The proportion of staff aged 35 and under has not significantly changed in recent years, so the increased in older staff is for a large part a result of staff staying on.

But perhaps the single most outstanding characteristic of the aged care workforce is the fact that most workers are women. There has been an increase in recent years in the proportion of men, up from 8 per cent to now just over 10 per cent of the total. But this is still a small proportion of the total, and aged care is one of the last bastions of single-sex employment. Many think this helps explain the low pay and the lack of opportunities relative to comparable areas of employment.

The increase in demand for care, arising from population ageing as well as from the new policies enhancing access to support, mean that for staff, aged care workforce will remain a relatively secure occupation.

Will there be a change in the makeup of the workforce to help meet future demand? Might there be more men attracted to this field? One possibility to help make that more possible would be a shift away from a culture of nursing care to an approach in which aged care increasingly began to open up to the large numbers of qualified personal fitness coaches.

But while it might be a good thing to see more males learn to provide direct, hands-on care, it’s difficult to see how such a culture change in aged care might come about in the aged care field. And while the pay remains low, it’s difficult to see how more men might be attracted to work in the industry.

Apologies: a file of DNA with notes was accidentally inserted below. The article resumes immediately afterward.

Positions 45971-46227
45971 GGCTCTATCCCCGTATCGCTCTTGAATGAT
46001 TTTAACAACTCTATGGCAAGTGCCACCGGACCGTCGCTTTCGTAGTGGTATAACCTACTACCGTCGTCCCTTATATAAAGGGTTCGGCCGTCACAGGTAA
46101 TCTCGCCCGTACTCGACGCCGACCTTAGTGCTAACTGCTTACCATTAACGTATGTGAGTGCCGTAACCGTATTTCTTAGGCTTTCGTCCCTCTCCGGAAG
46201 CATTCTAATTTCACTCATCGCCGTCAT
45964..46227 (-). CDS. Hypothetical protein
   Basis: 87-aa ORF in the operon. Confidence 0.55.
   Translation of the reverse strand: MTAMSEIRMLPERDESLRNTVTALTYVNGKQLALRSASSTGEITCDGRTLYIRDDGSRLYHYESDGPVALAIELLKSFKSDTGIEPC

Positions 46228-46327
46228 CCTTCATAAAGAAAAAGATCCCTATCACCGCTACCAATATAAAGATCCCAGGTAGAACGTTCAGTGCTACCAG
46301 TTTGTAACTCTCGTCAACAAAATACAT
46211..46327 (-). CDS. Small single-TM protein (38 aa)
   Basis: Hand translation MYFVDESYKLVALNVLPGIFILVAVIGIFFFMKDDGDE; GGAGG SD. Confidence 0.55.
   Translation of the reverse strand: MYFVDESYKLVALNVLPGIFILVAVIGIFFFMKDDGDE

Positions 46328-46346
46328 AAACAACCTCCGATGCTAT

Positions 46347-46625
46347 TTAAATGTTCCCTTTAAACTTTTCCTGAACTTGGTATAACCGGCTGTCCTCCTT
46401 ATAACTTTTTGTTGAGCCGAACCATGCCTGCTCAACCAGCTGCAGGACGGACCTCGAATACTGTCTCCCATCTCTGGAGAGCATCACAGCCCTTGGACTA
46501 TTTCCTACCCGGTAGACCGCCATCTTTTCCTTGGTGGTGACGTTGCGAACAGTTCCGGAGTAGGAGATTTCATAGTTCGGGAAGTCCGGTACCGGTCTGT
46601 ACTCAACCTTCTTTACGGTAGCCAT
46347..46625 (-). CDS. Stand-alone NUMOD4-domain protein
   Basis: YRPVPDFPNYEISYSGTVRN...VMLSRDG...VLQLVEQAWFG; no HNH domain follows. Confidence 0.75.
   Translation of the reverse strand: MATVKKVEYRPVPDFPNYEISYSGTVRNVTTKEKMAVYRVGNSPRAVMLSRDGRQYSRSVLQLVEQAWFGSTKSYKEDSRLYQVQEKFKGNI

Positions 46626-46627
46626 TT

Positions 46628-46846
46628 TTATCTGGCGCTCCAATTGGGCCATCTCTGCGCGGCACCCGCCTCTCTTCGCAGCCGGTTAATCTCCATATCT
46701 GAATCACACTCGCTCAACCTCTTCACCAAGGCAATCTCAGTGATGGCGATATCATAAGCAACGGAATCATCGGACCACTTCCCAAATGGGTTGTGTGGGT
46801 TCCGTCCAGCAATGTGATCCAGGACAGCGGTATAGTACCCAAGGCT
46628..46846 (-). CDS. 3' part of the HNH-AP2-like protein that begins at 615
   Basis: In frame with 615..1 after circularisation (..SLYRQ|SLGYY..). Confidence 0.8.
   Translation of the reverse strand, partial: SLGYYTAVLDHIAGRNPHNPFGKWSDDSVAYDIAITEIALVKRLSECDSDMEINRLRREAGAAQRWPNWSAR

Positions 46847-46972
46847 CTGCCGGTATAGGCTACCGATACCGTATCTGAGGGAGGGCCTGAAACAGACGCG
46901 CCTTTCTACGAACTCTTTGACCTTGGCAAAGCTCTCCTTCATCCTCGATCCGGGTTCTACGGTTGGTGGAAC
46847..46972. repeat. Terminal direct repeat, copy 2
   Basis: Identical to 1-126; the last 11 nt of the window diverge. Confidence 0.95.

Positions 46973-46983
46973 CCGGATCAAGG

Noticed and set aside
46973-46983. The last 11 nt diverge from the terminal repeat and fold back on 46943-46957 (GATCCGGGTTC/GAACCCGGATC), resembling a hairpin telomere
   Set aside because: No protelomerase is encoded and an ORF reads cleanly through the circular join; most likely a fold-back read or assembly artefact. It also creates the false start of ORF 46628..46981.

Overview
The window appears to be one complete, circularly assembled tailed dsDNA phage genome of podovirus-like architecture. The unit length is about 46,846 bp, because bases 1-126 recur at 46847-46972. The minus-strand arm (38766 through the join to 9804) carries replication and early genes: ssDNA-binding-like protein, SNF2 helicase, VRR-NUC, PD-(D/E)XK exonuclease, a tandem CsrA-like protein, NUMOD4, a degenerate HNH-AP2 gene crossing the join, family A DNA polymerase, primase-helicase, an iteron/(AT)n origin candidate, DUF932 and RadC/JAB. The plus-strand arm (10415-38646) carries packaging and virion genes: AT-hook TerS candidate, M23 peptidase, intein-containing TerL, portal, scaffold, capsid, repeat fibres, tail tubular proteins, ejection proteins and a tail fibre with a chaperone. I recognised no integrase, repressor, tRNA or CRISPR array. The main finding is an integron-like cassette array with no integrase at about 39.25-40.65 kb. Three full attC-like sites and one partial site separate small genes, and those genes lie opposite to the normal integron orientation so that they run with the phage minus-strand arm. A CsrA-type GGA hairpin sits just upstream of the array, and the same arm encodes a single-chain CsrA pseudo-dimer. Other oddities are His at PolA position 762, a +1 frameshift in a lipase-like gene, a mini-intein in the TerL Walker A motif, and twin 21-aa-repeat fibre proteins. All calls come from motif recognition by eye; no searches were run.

Do you have an idea for a story?
Email [email protected]

Get the news delivered straight to your inbox

Receive the top stories in our weekly newsletter Sign up now

2 comments

  1. Hi Michael, I commented on this report to the researchers in mid March. It’s possibly the best report on the workforce and some of their findings align closely with our small area workforce research projects. Unfortunately for some groups of workers, pay is not the barrier or the highest incentive to remain but it’s the non-wage components that have been less explored and supported by the sector. Again, identified in my thesis in 2006! How long do we have to wait for recognition of supports beyond wages? We are about to launch a small area pre-recruitment strategic project in South West Sydney for people from multicultural backgrounds.

  2. Elizabeth Cooke

    Hi Michael, I like your idea of personal fitness coaches for the elderly, however, as you pointed out it would cost and the money isn’t there. Unfortunately people in residential care are there because they have multiple chronic illnesses and a nursing perspective is needed to manage the consequences of these such as immobility and incontinence. Care workers are unfortunately not educated highly enough to manage this situation. There is a move to try and educate the care workers but naturally they cannot see the point of being educated to be professionals whilst being paid the lowest of wages. I also note that you use the term post-secondary and not tertiary to describe Cert III qualifications. This is appropriate because a Cert III is meant to approximate a year 10 level of academic achievement – hardly something that indicates an expert workforce, As the number of careworkers increases as a proportion of the workforce increases the number of experts ie RN’s decreases with a complementary fall in quality of care. Where is the research into appropriate skill mix to provide optimal care – including our fitness coaches!